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Mol Cell Biol. 2004 Feb;24(4):1721-35.

Two cyclin-dependent kinases promote RNA polymerase II transcription and formation of the scaffold complex.

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Division of Basic Sciences, Fred Hutchinson Cancer Research Center and Howard Hughes Medical Institute, Seattle, Washington 98109, USA.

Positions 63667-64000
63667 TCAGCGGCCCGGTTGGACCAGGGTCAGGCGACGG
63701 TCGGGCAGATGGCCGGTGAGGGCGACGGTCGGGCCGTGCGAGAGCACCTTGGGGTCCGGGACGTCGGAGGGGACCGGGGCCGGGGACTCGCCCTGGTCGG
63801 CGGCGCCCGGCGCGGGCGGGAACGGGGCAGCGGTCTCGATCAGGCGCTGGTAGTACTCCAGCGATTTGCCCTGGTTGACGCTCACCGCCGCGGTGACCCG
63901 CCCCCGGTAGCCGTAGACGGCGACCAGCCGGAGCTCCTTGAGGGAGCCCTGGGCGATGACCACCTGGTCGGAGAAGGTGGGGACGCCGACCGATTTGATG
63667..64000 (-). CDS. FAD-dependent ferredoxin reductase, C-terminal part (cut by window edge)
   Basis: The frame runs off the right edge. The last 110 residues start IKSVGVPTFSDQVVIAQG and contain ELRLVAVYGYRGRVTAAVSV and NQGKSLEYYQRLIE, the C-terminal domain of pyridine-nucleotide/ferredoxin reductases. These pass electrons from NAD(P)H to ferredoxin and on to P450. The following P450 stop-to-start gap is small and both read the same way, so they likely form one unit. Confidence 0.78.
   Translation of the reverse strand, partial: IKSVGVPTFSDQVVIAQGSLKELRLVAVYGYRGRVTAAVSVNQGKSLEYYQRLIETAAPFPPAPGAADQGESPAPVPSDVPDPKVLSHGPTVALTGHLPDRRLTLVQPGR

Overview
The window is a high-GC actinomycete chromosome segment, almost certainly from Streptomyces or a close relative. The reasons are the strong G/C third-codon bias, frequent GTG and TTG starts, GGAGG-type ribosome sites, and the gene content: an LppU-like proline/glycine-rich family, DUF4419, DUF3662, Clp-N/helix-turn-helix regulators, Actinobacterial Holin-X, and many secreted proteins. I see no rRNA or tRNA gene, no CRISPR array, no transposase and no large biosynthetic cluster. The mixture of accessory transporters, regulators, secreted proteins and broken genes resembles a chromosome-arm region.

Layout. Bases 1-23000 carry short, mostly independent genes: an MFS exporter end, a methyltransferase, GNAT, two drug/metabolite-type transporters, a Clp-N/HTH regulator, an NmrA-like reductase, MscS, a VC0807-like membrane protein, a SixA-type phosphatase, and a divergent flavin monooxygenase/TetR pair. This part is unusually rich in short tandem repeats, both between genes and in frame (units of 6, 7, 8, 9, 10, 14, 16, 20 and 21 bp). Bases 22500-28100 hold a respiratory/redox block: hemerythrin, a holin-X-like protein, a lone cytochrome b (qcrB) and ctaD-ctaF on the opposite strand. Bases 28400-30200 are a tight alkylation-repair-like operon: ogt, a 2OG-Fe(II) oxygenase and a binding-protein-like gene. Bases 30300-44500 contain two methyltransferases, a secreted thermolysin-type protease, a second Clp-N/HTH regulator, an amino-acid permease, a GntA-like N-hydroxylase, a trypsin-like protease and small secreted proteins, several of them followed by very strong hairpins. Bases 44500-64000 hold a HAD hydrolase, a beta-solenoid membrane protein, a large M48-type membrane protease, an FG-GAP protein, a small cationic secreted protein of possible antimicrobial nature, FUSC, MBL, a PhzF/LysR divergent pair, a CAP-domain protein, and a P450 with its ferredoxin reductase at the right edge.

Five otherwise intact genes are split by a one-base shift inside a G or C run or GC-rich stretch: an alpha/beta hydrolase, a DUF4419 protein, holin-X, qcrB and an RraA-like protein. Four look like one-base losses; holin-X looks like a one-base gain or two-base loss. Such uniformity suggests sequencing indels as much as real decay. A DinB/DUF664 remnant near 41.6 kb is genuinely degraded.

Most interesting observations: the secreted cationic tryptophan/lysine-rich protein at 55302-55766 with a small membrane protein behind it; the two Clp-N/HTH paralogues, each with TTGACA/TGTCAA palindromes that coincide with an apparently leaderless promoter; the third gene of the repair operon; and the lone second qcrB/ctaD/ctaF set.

Three cyclin-dependent kinases, CDK7, -8, and -9, are specifically involved in transcription by RNA polymerase II (Pol II) and target the Pol II C-terminal domain (CTD). The role of CDK7 and CDK8 kinase activity in transcription has been unclear, with CDK7 shown to have variable effects on transcription and CDK8 suggested to repress transcription and/or to target other gene-specific factors. Using a chemical genetics approach, the Saccharomyces cerevisiae homologs of these kinases, Kin28 and Srb10, were engineered to respond to a specific inhibitor and the inhibitor was used to test the role of these kinases in transcription in vivo and in vitro. In vitro, these kinases can both promote transcription, with up to 70% of transcription abolished when both kinases are inhibited together. Similarly, in vivo inhibition of both kinases together gives the strongest decrease in transcription, as measured by chromatin immunoprecipitation of Pol II. Kin28 and Srb10 also have overlapping roles in promoting ATP-dependent dissociation of the preinitiation complex (PIC) into the Scaffold complex. Using the engineered kinases and an ATP analog, specific kinase substrates within the PIC were identified. In addition to the previously known substrate, the Pol II CTD, it was found that Kin28 phosphorylates two subunits of Mediator and Srb10 targets two subunits of TFIID for phosphorylation.

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